To accurately detect honey adulteration, the instruments needed to address it must be sophisticated, flexible and adaptable. Fortunately, quality control labs are able to rely on a suite of sophisticated scientific methods to help them solve the issue of honey fraud as effectively as possible.

The most common detection method involves analysing honey samples using isotope-ratio mass spectrometry (IRMS). This simple method allows the unique carbon-13 isotopic fingerprint of the honey to be determined and evaluated for adulteration quickly and easily. However, adulterers are becoming more sophisticated and new technologies are needed to keep ahead of them.

Natural sugars found in honey are categorised as C3 sugars, which are generated from flowering plants; many honey products are adulterated with C4 sugars, such as cane sugar and high-fructose corn syrup, which can be easily identified according to a standard method defined by the Association of Official Analytical Chemicals (AOAC) using IRMS.

The newer adulteration techniques use other forms of C3 sugars taken from crops such as beets and rice to improve or stretch the raw honey, which is not detected by the AOAC method, which enables adulterated honey to enter the market.

Additionally, these IRMS methods can be used to look for geographical markers, such as region-specific pollen, to identify the true origins of a honey sample and help to prevent fraudulent mislabelling and safeguard protected regional products.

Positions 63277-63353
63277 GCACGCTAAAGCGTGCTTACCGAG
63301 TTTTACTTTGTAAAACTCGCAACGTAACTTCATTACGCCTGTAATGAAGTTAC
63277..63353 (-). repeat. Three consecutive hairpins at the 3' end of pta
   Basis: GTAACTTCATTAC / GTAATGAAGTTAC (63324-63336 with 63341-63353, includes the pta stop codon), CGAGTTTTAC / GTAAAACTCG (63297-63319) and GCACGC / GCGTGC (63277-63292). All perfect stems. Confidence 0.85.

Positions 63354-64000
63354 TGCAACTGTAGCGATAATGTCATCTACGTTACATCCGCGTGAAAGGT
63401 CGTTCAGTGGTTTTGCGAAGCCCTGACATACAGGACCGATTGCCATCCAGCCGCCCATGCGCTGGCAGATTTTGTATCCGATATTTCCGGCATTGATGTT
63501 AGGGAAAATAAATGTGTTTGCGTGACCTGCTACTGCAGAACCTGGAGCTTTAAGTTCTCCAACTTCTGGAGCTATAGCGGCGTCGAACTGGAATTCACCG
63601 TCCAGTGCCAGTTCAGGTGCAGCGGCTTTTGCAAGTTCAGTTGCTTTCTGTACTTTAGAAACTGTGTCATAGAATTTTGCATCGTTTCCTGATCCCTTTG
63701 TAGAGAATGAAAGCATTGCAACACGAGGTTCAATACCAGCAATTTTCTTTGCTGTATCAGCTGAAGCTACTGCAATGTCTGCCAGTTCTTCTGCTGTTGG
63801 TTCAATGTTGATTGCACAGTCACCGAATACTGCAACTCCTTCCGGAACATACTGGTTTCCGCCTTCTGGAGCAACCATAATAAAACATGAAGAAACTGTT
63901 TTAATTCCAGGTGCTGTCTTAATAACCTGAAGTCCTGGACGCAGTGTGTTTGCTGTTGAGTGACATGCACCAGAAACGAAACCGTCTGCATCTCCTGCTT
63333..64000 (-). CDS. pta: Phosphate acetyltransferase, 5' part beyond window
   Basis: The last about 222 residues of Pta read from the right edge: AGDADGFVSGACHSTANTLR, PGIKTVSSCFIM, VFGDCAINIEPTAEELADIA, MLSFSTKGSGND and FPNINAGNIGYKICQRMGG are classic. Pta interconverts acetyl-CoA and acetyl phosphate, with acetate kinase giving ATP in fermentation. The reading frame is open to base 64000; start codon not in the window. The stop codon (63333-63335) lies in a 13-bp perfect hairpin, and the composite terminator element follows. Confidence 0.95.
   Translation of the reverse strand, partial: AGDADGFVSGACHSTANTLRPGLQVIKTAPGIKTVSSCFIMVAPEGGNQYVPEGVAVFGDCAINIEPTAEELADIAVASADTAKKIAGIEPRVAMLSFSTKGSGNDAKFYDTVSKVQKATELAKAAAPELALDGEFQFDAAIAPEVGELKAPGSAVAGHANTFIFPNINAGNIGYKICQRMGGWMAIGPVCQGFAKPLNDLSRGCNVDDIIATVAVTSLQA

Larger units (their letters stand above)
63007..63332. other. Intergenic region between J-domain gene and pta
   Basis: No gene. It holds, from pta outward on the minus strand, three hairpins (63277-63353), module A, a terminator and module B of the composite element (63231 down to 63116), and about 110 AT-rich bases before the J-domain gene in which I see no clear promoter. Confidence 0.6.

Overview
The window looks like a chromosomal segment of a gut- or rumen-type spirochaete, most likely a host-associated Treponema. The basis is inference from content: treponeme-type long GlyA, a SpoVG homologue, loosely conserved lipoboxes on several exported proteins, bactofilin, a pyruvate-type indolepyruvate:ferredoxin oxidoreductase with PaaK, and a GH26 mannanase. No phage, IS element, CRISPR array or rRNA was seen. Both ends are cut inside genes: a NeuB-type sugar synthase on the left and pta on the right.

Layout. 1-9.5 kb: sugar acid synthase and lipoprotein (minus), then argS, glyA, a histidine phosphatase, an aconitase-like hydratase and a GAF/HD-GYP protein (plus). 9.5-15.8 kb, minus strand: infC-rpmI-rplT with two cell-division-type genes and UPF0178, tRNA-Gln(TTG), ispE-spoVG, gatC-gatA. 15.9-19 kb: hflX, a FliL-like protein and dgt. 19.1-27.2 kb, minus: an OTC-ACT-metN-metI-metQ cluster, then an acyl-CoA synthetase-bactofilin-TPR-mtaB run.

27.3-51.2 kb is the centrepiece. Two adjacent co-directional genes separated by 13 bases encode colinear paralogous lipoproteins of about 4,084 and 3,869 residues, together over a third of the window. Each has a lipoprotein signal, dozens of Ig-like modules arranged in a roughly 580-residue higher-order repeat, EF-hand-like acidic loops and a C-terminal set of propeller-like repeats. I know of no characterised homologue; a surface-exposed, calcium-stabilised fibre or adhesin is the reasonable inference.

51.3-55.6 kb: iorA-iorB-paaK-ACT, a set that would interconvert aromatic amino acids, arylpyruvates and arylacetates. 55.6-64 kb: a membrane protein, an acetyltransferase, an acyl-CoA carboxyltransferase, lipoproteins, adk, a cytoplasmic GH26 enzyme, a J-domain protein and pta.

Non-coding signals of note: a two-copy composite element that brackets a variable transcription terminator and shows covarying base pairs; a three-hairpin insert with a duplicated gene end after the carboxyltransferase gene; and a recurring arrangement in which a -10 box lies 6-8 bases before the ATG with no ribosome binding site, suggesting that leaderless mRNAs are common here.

Introducing BiovisION Honey

With honey adulteration on the rise, quality control labs depend on IRMS platforms to identify products with added sugars or those that have been falsely mislabelled as being from a specific geographic region. However, many current systems lack robustness, resulting in considerable downtime and a high cost per analysis.

Elementar has designed and launched BiovisION Honey in response to this growing demand for a more reliable approach to honey analysis. The BiovisION Honey platform solves the problems of many other current systems by using high-temperature combustion methods to analyse honey samples — a far more efficient approach than the wet chemical techniques used by other commercial IRMS systems.

The BiovisION Honey approach avoids the frequent maintenance issues and time-consuming “babysitting” required with wet chemical analysis, meaning that honey analysis labs can avoid the downtime and high costs that many are currently struggling with.

A head-to-head analysis against the Thermo Scientific LC IsoLink — one of the leading honey analysis tools currently on the market — has shown that BiovisION Honey is simpler to use and requires much less frequent maintenance, delivering significant cost-effectiveness benefits compared with its competitor.

The availability of innovative solutions such as these are likely to be welcomed by an industry that is under mounting pressure to reduce threats posed by fraud quickly. In the coming years, the international supply chain is only likely to become more complex and globally integrated, and the nutraceutical sector will need to evolve accordingly.

By making use of the latest quality assurance tools available to them, suppliers and manufacturers of products containing honey will be able to fully capitalise on all of the opportunities presented by the growing interest in honey.